Sudden death syndrome (SDS) is a disease of concern for soybean producers in Illinois and the surrounding region. The disease is caused by a soilborne fungus (Fusarium vilguliforme) that persists season to season in soybean residue and as resistant spores.
Fields affected with SDS may have stand issues early in the season and develop interveinal chlorosis or necrosis (yellow or brown foliage with veins remaining green) after R3.
Foliar symptoms resemble other diseases that can impact soybeans in Illinois, such as Brown Stem Rot, Phytophthora stem blight, and stem canker, virus, and in some instances, may even look similar to nutrient deficiencies and chemical damage.
For this reason, it is important to not assume that plants with interveinal chlorosis are suffering from SDS. What are some tips for differentiating these diseases?
First, go to the affected plant(s) and gently remove them from the soil. Inspect the lower portion of the stem and roots. The SDS pathogen will produce small, blue growth on the base of the stem and roots that may be visible with the naked eye or the aid of a hand lens.
You may need to look at multiple plants before you see this disease sign, and depending on the environment and point in time when you are visiting the field. In my experience, you are most likely to see blue growth following a few days of rain, but that is not a rule.
If you do not see blue growth, the next step is to look at the outside of the stem. Reddish brown lesions that start at the nodes and expand are typically indicative of Stem canker. A dark discoloration of the roots that persists up the lower base of the stem often signifies Phytophthora stem rot.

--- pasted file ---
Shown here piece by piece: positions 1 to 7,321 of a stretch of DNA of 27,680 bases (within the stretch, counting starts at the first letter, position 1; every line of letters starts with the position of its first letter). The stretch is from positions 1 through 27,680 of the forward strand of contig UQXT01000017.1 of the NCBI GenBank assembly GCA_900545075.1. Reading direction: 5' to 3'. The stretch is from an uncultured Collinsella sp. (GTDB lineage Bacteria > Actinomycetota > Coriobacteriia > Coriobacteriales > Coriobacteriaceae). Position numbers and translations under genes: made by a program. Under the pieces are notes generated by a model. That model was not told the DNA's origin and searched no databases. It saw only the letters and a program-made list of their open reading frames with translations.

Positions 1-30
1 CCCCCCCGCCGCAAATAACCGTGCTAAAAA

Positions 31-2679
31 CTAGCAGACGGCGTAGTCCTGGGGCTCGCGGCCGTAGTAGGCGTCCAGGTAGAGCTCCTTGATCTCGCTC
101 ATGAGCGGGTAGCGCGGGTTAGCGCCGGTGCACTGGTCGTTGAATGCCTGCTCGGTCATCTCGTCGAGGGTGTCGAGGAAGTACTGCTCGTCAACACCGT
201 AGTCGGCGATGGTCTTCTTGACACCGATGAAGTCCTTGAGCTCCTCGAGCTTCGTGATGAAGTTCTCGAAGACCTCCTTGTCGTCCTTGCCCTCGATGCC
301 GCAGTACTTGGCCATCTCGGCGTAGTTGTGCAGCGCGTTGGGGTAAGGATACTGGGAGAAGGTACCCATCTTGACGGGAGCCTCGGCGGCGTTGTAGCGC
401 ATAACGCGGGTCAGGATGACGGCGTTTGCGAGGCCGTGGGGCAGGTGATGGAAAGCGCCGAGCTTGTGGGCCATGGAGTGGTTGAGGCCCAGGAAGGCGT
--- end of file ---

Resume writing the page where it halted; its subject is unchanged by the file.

On occasion lesions caused by stem canker can extend to the soil line and therefore can be confused with Phytophthora. Plants infected with Phytophthora will have few roots, as this pathogen causes a root rot. Roots should not be severely affected if stem canker is the causative agent.
If you do not see any evidence of symptoms on the outside of the plant, the next step is to split the stem longitudinally. Brown stem rot will cause a dry rot of the internal stem that results in a chocolate brown, laddered appearance over time. Sudden Death Syndrome does not rot the center of the stem, but can cause a light tan/ brown discoloration at the stem base. This typically will not extend far up the main stem.
Other things to keep in mind, abiotic disorders tend to follow distinct patterns in the field. Diseases do not appear in squares, stripe, or blocks. If you observe symptoms following these patterns, you are not likely to be dealing with a disease, but some other factor such as chemical injury, nutrient misapplication, etc.
This year, don’t be fooled by foliar symptoms. Make sure you are checking the entire plant to ensure that you have the entire story. Proper management starts with proper disease identification.
There is an excellent resource to help you with distinguishing stem diseases of soybean can be found at the crop protection network.